The Douglas Archives

A collection of historical and genalogical records

William Douglas's Blog – November 2014 Archive (4)

Pittendreich Doocot - a building at risk

This GradeA listed doocot forms part of the former  Pittendreich estate, once the property of the Douglases of Pittendreich, located at Easter Pittendreich Farm, Elgin, in Scotland. 

Probably written circa 1900: No trace of these Douglases now exists. The old trees probably define the spot where the mansion of the…


Added by William Douglas on November 28, 2014 at 13:00 — No Comments

Douglas - or Daglass, Dagless or Dagloss?

John Dagless was a blacksmith living in Norfolk. He married Elizabeth Pearson and they has eight children:

Susannah, baptised 14 Apr 1816

William, bap 6 Dec 1819

Richard, bap 28 Dec 1834, born 29/11/1829

Thomas, bap 24…


Added by William Douglas on November 13, 2014 at 13:54 — No Comments

Monteath Mausoleum campaign launches

The Monteath Douglas Mausoleum is a grand Victorian monument, standing starkly on the skyline in the Scottish Borders near the village of Ancrum It is semi-derelict, and on the Buildings at Risk Scotland Register.

This magnificent, largely forgotten building is the last resting place of General Sir Thomas Monteath Douglas (1788 - 1868). The entrance is guarded…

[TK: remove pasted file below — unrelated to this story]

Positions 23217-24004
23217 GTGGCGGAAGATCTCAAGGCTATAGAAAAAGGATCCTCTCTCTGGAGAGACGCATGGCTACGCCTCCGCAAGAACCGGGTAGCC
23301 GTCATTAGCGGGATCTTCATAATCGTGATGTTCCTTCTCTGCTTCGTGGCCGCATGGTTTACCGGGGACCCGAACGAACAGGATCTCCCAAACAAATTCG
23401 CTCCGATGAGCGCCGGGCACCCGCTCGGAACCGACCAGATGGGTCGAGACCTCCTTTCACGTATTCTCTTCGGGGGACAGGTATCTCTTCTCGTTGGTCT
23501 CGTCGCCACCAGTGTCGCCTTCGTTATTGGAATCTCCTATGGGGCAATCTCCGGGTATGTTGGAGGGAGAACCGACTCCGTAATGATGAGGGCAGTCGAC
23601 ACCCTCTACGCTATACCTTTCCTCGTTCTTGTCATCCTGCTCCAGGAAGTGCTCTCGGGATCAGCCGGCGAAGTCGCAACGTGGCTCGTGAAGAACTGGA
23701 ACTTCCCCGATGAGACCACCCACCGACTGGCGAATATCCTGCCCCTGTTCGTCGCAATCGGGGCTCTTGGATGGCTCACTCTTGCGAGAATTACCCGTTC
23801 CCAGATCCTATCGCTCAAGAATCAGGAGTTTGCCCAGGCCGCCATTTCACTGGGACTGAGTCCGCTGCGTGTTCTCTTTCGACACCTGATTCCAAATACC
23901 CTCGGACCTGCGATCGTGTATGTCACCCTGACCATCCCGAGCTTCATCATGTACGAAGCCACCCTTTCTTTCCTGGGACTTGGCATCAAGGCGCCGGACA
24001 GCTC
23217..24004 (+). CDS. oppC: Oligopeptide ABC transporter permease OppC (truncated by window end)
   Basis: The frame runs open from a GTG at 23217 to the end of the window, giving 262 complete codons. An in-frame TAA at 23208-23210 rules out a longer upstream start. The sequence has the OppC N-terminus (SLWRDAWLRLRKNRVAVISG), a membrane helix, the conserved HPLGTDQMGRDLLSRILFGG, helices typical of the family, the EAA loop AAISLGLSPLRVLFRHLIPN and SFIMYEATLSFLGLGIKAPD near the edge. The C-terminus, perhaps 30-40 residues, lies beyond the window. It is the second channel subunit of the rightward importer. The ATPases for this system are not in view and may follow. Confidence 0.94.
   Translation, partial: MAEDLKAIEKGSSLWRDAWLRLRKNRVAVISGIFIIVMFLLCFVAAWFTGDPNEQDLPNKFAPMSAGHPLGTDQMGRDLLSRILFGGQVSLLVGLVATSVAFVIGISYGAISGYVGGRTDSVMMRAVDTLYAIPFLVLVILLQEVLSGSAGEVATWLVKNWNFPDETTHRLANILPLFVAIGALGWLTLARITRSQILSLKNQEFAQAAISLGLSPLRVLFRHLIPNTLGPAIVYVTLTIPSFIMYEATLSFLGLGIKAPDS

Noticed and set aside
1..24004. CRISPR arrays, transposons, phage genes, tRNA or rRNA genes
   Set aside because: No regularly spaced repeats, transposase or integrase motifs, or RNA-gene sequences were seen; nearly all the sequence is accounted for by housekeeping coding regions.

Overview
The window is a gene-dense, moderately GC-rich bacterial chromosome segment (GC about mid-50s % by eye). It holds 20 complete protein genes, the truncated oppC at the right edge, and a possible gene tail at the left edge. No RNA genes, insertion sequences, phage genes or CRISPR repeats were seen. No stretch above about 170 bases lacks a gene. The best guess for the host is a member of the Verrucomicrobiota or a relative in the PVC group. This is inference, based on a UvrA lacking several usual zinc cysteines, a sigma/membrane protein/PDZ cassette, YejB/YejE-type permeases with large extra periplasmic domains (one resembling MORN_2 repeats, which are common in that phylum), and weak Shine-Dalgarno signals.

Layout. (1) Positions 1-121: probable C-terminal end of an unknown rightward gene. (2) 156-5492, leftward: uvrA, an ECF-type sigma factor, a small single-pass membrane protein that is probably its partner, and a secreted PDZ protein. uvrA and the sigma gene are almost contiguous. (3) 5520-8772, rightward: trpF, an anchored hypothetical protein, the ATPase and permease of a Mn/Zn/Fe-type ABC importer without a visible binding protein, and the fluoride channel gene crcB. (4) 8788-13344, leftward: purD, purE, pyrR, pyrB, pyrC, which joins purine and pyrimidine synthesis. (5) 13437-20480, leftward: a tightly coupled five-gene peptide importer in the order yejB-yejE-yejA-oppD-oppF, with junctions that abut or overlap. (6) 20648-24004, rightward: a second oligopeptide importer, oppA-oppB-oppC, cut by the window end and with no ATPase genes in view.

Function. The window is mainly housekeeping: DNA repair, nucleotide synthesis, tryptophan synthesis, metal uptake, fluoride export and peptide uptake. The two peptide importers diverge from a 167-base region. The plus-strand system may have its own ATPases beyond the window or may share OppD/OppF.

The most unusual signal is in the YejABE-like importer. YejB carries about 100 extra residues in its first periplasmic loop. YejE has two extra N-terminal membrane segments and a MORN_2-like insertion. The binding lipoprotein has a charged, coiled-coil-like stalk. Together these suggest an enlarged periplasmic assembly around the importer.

Added by William Douglas on November 9, 2014 at 10:48 — 1 Comment

T George Douglas of Florida

I received the following message with the request to share it:

I just wanted to share with as many of you as I could that T George Douglas passed away this morning (Tuesday, November 4) at his home in Altamonte Springs Fl.  His wife, Pat , called my husband George this afternoon to let him know the sad news. 

Some of you receiving this email may not have known T George well.  However he was one of the great ones within Clan Douglas.  I can still remember all the…


Added by William Douglas on November 5, 2014 at 10:01 — No Comments

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Making conections

The more information you can give about the people you mention, the more chance there is of someone else connecting with your family.

Dates and places of births, deaths and marriages all help to place families.

Professions also help.

'My great-grandmother mother was a Douglas from Montrose' does not give many clues to follow up! But a bit of flesh on the bones makes further research possible. But if we are told who she married, what his profession was and where the children were baptised, then we can get to work.

Maybe it is time to update the information in your profile?

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